If you thought you couldn't make a horror movie about witchcraft and black magic quirky, you're wrong. CineFix has taken the Robert Eggers written and directed period piece and reworked it with all the hallmarks of a Wes Anderson film, complete with organ-featured folk tracks, Futura in yellow, and awkwardly funny moments. Check it out below:

The Witch has gained a lot of momentum in the press this year, especially considering that it was a $3 million indie horror film made by a first-time feature director with a style that he himself has described as "too weird, too obscure." But not only has it gone on to make over $45.5 million at the box office, it also gave actress Anya Taylor-Joy her first Gotham Award for Breakthrough Actor, and received a nomination for Best Feature at the 2017 Independent Spirit Awards.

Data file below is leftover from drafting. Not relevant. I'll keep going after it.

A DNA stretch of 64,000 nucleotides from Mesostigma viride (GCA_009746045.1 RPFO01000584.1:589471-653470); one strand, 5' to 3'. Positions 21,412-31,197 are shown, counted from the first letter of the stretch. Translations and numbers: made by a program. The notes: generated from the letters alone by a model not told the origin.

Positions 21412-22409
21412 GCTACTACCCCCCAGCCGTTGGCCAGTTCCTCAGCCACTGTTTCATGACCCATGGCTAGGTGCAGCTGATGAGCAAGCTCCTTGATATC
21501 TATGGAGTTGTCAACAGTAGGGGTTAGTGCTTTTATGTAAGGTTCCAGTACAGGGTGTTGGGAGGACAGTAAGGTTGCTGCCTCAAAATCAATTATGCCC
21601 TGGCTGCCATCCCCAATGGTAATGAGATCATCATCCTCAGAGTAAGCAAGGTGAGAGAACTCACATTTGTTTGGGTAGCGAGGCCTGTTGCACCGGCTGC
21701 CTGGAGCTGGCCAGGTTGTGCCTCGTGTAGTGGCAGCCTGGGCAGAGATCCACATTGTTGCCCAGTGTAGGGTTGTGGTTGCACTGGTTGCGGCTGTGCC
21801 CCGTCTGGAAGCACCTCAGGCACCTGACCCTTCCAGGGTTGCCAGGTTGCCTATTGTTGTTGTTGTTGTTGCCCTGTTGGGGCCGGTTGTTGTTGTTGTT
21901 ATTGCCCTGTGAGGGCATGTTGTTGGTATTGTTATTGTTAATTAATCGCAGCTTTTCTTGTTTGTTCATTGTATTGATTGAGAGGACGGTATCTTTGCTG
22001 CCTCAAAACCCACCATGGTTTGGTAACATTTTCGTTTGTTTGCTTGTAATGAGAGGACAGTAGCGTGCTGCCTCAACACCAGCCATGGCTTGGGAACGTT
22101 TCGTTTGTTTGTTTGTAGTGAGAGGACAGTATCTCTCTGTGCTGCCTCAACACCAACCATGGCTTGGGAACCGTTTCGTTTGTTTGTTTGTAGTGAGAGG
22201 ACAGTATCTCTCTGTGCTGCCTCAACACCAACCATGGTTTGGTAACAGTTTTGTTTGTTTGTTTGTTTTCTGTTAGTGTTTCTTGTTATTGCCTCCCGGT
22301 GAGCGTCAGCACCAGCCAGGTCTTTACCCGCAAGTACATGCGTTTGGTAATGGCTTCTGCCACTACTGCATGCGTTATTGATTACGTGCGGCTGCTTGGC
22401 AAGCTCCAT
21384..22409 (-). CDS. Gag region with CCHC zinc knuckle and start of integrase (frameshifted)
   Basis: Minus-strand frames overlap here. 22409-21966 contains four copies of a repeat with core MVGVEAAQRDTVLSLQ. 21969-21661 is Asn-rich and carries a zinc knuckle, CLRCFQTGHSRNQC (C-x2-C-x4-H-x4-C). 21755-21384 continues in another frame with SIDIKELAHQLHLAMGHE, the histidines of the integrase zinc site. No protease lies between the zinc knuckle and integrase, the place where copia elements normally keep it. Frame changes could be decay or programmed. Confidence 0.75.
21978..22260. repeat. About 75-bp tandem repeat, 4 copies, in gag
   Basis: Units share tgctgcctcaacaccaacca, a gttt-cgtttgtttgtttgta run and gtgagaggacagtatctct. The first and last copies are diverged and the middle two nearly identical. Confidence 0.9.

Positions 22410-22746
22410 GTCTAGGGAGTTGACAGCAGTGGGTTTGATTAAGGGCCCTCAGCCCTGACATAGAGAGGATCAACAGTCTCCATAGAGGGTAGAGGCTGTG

Set in the 1600s, the film follows a Puritan family as they slowly see their lives fall apart due to some evil force that lives in the woods jut beyond their New England farm. It's stark, cold, and haunting; hardly anything Wes Anderson would dream up in his nostalgic, indie folk rock imagination. (Though I'd kind of like to see him come up with something like that.) The humor of it all is expounded when you think about how dark and sinister The Witch actually is compared to the kinds of films Anderson makes. Here's the trailer to The Witch to get a better idea.

This isn't the first time people have played with the though of Anderson-izing something. In fact, it's has become sort of a meme to take films and events like X-Men and the State of the Union Address and add all of the trademarks you'd expect to see in his films. Back in 2013, SNL made a short called The Midnight Coterie of Sinister Intruders, which used Anderson's iconic style to dress up a horror flick. And it's not just SNL and CineFix. Anderson is no stranger to extending his style beyond his feature film work. Just this week H&M came out with a new holiday ad directed by Anderson, a tradition he seems to be carrying on after his fantastic work making commercials for Prada.

Source: CineFix